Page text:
Tony Stark

The First Gameplay Trailer for Marvel MMO

So here it is!! Marvel have gone even closer to taking over the universe by introducing a Massively Multiplayer Online Game (note the lack of RPG at the end of the title). I had to look all those acronyms up and I’m uncertain as to how it’s Massively Multiplayer but not role play as I thought the Role Play part was pretty straight forward to add. Clearly you can’t dress Wolverine in a tutu or make Iron Man a mystic with a goat as a pet – but you kind of have to ask – why not? In spite of this, the idea of being able to be any of possibly hundreds of Marvel Heroes is pretty fun. Available on the PC, at some point…

Guardians of the Galaxy Movie? : Avengers meet the Guardians of the Galaxy!!

http://www.youtube.com/watch?v=vLMq7lRqgqY

We here at Beyond the Bunker are convinced that Rocket Raccoon is an irresistable possibility for Marvel to not make into a movie. The combination of Armoured smart talker (Peter Quill), uncertain galactic powerhouse (Captain Marvel), mysterious magic man (Warlock), Giant Man Tree (Groot) and a cockney Raccoon seems like blockbuster gold to me and the various plot lines that we’re seeing build up are looking like they might suggest at least a cameo for this lot in the next four movies released by Marvel.

This little clip goes some way towards pointing in that direction but are our predictive powers maybe over stretching a little? ‘Guardians of the Galaxy,’ says Iron Man in a voice that suggests he’s about to be dragged away by his frat buddies to a kegger on the other side of campus ‘like Space Avengers…’

Yes, Tony Stark (script writer of this episode) like the biggest grossing movie ever made …. only in space…… hmmmmm.

If I get a chance to talk to Joe Quesada this weekend I’m asking for a Guardians of the Galaxy movie. Once, long ago, I was pretty reserved about this stuff….

BTB Investigates: Is Thanos the real Avengers movie bad guy?

The previews for The Avengers movie next year reveals the expected obliterated New York / Chicago / Seattle streets and the various Avengers charging into battle looking pouty and slightly impractically dressed and the suggested central bad guy, Thor’s half brother, Loki, flailing about in a cloak looking fairly imposing in a way an impish theatre actor might in a storm scene on stage. While we’re looking forward to the Avengers movie based on what we’ve seen – I can’t help but think that there’s an absent power behind the throne on this one. There’s a few reasons for this one:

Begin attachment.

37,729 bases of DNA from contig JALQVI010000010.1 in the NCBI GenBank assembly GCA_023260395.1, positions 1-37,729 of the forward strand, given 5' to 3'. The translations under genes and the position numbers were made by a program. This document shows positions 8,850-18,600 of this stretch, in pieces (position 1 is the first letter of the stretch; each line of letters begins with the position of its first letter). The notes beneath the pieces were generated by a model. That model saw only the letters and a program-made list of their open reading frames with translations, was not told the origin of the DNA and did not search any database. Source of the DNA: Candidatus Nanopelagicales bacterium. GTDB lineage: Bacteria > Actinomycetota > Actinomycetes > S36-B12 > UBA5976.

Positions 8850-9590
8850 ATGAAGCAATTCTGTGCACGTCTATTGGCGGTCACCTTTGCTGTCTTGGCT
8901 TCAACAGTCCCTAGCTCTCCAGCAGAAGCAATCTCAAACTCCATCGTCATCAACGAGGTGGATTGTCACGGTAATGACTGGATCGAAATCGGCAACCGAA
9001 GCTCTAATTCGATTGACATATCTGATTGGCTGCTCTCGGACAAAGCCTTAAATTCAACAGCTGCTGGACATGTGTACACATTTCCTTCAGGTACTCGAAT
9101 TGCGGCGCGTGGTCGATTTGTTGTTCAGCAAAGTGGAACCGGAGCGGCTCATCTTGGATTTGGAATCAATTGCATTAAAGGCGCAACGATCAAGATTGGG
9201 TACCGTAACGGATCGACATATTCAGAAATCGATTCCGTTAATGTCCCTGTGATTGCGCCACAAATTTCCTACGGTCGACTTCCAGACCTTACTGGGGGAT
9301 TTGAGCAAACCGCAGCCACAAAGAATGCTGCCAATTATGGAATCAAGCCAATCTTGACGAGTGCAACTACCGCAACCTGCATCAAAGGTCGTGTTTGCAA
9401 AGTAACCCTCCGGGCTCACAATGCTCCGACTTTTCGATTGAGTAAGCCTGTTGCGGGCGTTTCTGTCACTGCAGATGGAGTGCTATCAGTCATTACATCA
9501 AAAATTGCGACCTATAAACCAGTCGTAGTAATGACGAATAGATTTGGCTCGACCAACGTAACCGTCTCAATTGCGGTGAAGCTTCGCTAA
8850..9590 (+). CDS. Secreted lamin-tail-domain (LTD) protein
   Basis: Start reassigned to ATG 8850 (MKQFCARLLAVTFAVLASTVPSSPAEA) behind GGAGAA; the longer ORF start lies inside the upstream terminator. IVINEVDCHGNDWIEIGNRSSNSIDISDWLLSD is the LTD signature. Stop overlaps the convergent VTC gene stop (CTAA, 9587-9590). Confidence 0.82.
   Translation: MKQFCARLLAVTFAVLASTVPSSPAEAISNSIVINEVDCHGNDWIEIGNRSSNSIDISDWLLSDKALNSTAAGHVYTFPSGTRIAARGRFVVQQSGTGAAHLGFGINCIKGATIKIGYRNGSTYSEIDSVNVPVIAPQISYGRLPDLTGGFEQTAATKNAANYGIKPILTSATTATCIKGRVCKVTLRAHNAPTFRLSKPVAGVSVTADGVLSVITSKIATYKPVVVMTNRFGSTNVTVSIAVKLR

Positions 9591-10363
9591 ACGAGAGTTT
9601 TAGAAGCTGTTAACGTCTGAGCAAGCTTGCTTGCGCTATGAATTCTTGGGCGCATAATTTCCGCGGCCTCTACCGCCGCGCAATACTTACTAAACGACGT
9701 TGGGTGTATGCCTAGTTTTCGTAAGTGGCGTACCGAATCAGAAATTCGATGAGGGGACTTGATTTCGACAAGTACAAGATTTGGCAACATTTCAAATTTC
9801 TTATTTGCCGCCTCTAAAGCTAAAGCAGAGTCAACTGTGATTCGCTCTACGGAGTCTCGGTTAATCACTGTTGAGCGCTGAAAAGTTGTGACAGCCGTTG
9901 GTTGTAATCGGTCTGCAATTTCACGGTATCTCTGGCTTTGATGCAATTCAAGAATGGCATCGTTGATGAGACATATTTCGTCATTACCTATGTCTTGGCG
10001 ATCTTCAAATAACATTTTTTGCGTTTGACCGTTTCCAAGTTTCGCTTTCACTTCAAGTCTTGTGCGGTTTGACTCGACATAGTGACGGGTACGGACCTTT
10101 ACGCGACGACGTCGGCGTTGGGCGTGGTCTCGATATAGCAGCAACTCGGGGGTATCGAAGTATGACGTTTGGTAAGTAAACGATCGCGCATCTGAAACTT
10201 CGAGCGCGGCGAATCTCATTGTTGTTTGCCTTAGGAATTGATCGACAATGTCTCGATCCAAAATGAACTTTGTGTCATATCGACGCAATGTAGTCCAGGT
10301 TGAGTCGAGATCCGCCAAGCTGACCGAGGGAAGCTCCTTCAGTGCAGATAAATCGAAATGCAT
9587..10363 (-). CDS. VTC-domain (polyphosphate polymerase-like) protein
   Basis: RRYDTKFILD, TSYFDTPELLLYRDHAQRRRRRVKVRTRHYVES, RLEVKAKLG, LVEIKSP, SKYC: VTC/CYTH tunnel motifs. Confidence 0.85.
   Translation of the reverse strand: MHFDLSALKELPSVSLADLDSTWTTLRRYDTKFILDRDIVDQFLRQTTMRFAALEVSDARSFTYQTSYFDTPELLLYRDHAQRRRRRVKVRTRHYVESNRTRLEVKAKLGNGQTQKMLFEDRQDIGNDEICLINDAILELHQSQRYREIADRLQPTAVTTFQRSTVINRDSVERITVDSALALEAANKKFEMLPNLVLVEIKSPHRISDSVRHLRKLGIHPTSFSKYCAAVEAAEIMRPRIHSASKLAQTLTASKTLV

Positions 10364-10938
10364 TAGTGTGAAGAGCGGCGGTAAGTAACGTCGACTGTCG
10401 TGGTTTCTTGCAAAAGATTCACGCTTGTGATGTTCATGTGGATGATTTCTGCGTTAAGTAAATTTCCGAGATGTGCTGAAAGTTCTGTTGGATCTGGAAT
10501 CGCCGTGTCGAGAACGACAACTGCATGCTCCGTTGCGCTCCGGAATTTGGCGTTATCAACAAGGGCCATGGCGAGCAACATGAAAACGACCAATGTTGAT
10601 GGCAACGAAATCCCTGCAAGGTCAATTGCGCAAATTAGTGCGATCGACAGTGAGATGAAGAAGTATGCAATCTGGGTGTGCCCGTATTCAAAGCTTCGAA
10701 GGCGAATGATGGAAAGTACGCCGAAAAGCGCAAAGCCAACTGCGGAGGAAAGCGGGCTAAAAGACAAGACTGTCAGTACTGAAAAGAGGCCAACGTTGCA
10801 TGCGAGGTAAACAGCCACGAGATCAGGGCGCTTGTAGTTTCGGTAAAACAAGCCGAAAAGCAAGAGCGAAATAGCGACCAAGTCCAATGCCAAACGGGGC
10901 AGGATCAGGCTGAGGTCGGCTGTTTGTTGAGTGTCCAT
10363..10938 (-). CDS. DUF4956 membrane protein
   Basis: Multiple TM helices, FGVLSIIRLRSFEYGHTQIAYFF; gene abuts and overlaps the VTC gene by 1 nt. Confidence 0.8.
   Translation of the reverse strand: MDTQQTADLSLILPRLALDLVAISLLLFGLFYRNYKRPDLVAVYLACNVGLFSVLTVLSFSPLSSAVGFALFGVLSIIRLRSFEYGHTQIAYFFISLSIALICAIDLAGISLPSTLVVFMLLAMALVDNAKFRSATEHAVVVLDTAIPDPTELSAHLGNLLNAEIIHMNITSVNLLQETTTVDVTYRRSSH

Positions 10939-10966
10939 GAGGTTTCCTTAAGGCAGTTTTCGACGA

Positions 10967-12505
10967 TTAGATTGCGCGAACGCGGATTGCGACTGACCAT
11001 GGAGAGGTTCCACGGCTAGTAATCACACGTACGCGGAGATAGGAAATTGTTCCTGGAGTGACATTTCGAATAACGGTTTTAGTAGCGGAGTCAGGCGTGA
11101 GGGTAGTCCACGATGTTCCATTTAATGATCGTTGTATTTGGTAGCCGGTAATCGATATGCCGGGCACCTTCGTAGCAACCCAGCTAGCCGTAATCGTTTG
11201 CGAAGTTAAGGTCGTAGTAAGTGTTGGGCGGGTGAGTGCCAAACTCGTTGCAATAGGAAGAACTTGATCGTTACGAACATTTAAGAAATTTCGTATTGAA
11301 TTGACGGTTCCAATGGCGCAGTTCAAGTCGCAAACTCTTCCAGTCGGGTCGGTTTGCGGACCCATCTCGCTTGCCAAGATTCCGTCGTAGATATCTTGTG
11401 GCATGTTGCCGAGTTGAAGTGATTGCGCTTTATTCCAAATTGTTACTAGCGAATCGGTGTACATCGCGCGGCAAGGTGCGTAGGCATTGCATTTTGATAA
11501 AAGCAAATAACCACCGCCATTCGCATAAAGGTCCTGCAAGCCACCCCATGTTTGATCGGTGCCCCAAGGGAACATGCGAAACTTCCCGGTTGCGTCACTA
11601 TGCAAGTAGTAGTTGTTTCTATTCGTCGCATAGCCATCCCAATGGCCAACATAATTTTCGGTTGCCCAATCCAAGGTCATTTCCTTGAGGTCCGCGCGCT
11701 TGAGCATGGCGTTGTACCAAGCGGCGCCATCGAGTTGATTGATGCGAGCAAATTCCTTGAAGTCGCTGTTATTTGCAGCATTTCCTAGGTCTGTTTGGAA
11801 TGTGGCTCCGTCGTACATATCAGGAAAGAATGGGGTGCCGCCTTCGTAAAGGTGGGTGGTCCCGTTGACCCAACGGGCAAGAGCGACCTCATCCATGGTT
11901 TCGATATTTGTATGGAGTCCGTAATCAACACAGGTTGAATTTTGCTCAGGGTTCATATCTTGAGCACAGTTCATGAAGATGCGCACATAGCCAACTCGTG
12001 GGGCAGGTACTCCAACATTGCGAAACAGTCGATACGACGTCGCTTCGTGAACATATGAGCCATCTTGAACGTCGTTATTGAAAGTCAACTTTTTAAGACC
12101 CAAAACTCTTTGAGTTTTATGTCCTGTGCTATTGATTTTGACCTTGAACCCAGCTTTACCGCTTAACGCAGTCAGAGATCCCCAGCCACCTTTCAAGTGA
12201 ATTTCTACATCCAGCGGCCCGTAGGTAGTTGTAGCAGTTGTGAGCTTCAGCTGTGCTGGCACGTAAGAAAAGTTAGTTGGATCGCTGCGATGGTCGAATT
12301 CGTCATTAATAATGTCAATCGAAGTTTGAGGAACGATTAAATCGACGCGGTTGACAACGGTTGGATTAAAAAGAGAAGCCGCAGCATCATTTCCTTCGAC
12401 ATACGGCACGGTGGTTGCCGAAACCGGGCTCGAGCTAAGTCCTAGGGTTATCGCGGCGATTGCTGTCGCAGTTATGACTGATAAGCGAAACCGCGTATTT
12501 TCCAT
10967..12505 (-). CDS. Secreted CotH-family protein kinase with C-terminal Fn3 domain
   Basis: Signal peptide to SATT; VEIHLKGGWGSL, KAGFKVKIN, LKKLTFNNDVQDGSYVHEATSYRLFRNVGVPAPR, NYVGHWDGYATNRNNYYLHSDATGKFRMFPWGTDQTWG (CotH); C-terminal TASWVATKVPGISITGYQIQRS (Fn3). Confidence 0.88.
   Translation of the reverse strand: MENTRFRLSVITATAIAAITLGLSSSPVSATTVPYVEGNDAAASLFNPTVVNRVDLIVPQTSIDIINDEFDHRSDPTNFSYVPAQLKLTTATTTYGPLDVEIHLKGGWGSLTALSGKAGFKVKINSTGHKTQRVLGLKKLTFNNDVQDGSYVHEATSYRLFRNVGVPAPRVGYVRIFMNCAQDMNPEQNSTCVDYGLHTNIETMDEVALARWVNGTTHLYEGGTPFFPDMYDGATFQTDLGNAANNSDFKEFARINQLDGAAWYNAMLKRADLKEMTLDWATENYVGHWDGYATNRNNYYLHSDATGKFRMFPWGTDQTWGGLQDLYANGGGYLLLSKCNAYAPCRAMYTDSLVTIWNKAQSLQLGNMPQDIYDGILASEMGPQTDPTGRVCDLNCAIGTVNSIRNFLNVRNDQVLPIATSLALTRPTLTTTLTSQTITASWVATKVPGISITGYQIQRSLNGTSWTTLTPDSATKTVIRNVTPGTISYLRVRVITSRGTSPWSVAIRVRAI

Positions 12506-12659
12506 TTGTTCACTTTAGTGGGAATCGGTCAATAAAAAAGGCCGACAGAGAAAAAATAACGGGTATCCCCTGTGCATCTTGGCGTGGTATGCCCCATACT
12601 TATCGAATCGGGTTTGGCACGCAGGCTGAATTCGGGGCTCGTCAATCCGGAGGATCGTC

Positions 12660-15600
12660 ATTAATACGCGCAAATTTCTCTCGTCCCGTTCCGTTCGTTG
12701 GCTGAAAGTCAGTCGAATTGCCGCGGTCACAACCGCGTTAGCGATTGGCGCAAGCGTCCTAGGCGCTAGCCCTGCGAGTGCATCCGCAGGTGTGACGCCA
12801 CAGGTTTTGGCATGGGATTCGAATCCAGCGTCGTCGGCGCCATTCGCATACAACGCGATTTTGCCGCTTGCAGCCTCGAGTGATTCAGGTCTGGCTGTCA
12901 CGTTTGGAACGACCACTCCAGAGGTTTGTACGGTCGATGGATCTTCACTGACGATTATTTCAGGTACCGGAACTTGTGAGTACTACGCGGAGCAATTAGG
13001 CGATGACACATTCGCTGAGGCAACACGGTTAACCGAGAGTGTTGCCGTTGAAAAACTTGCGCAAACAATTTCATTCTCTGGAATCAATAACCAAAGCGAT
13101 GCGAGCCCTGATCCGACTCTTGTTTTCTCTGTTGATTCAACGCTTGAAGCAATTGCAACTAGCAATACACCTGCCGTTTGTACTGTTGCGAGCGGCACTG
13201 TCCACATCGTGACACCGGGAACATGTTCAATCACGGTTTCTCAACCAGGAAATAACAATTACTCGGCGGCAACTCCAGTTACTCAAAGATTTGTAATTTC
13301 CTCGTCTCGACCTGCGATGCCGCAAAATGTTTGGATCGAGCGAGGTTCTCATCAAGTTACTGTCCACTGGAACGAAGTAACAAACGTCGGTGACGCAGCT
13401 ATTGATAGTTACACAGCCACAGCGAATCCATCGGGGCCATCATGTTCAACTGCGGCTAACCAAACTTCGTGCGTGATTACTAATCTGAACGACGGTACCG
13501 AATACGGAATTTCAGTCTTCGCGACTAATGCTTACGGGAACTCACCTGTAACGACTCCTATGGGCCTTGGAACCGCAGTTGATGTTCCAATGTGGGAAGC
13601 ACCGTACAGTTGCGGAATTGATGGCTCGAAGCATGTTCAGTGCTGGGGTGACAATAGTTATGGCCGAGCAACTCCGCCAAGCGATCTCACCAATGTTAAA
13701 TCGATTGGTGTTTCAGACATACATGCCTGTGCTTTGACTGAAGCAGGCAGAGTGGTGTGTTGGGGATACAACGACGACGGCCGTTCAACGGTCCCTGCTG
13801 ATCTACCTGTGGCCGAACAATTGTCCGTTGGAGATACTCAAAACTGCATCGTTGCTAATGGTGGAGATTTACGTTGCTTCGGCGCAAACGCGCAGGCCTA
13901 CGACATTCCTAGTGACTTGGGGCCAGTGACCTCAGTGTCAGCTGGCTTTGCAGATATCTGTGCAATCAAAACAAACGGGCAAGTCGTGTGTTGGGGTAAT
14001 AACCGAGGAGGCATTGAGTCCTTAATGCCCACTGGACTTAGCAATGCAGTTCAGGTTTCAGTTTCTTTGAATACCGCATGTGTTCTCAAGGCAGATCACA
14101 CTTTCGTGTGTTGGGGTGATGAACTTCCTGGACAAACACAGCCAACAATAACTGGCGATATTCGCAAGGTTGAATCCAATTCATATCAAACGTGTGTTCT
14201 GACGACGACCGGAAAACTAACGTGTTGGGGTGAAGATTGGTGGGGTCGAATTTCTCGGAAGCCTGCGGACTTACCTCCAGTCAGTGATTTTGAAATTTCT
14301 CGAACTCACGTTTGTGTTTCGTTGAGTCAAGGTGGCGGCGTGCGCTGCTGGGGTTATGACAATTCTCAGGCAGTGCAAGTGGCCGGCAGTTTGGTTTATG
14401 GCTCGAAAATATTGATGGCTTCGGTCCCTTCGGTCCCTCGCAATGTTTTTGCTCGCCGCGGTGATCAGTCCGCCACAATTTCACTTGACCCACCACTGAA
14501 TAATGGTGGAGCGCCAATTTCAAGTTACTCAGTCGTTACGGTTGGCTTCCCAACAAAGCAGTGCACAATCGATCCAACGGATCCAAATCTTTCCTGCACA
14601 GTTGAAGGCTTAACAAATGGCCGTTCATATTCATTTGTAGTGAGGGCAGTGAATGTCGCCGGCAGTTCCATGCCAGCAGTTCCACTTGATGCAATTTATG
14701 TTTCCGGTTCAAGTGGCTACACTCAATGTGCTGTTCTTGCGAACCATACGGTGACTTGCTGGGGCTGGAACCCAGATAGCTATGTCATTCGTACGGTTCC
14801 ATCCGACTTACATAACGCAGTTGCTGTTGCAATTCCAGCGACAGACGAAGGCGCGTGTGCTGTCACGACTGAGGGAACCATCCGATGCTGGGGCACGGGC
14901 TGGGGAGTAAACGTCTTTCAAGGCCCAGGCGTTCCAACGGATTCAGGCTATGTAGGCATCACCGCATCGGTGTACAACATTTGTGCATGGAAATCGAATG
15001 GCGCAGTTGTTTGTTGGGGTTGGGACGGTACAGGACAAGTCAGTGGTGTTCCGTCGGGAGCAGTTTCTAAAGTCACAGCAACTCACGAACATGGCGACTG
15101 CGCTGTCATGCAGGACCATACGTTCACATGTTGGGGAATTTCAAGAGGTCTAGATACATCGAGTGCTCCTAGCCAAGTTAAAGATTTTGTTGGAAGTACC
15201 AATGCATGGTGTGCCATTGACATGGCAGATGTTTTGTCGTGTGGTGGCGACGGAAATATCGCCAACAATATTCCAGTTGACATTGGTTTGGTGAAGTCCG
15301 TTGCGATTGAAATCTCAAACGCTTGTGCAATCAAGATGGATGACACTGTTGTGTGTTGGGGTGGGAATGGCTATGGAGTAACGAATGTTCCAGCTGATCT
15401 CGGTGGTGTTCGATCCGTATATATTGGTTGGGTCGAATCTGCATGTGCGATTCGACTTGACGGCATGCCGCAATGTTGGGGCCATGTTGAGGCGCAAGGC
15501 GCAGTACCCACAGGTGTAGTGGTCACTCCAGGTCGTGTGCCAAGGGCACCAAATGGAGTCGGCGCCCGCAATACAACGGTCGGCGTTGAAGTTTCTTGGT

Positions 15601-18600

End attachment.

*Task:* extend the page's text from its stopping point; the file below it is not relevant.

• Joss Whedon, assigned to direct this little number, is not one to work on a one threat script. Whether it’s Firefly or Buffy or Angel, it’s the initial threat, usually controlled by a shadowy puppet master and then often revealed to be a cosmic threat of unimaginable power. Not just that, he has a wry sense of humour and an acute understanding of what audiences like. He’s also a populist. Unafraid to do what is cool and follow expected narratives, he is a creature of loose habit. His plot structures have always incorporated big and very charismatic entrances of large scale bad guys. He’s also got a history of abstract and old school sci-fi and horror influences in everything he does, usually taking the source material and advancing it to be acceptable to TV/ Movie audiences.
  • Marvel has shown increasing bravery in bringing forward obscure characters from it’s ranks in it’s current spate of films and dealing with broad and fun themes rather than taking themselves too seriously. They also stick pretty close to source material and introduce figures that represent the proper threat for the development of the character.
  • The Avengers themselves have to be facing a threat on a scale that tests them well enough. Thor alone beat Loki. Loki is not a threat. The Hulk is clearly being held in reserve until the effects are finished but who is he going to face?
  • Mark Millar’s Ultimates is informing the Avengers. While there is an invasion of fantasy hordes in Ultimates 2 which may well fill the gap, it’s been well done and may still happen without undermining the theory that it’s Thanos that’ll step into the fray. An Alien invasion isn’t discounted either as appeared in Ultimates 1 and the Nazis might still be involved. Hard to say. Point is extra terrestrial or god attack, it doesn’t matter, Thanos is attached to both.
  • Rumours state that Thano’s glove from the Infinity Gauntlet series is visible on the Avengers set photos. Thanos brought the entire Marvel Universe to a standstill in the early ’90s as he took hold of the Infinity Gauntlet and threatened to destabilise the universe. A threat easily big enough to justify a call out at Avenger’s towers.

But why Thanos? 

Thanos is a being of credible bad that has sulked, skulked and schemed his way around the backwaters of Marvel’s cosmic universe, occasionally bringing the whole thing into doubt with his plans. Lover of the dubiously aged Death and as such effectively immortal, he is a corrupted Titan, a shrugging destroyer of time, space and any sentient being stupid enough to wander into his path. He’s Marvel’s Lobo. He has a death grin, incurable curiosity for how much chaos and death he can cause and how brilliantly he can destabilise the powers of the universe. For fun.